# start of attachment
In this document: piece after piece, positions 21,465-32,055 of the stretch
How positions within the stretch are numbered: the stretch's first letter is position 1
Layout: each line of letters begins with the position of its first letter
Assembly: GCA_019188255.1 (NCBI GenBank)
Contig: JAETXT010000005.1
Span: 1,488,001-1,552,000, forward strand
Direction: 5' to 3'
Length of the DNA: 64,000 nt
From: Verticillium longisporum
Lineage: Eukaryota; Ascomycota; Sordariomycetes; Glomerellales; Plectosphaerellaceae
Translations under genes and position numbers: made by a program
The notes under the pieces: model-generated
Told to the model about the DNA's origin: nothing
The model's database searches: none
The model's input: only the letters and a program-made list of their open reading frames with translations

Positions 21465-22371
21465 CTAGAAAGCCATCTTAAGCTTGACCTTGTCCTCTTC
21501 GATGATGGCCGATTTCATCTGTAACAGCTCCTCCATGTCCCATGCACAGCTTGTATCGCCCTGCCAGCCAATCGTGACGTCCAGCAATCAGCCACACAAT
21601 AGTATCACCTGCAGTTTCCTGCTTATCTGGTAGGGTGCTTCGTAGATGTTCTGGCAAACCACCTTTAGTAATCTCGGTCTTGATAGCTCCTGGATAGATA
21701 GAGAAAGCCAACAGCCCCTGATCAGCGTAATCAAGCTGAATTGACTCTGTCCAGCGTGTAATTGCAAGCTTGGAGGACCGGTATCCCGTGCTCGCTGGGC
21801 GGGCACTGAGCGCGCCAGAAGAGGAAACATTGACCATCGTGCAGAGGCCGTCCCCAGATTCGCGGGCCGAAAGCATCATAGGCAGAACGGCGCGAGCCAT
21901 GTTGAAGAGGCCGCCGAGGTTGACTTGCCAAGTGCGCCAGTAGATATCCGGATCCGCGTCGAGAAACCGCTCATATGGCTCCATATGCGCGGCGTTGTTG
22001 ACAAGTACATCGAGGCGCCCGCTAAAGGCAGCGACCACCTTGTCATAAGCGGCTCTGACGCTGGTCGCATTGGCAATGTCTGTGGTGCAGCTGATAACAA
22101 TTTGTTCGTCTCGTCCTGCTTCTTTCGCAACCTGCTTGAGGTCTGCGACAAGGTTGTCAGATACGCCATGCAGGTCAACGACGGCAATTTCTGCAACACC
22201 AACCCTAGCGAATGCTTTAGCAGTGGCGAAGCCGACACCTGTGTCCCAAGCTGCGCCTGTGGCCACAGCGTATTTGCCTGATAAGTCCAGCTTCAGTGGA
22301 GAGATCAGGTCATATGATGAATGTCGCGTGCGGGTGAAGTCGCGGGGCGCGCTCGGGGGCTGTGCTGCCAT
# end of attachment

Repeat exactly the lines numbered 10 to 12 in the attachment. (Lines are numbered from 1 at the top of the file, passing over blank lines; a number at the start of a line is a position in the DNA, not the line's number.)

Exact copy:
Lineage: Eukaryota; Ascomycota; Sordariomycetes; Glomerellales; Plectosphaerellaceae
Translations under genes and position numbers: made by a program
The notes under the pieces: model-generated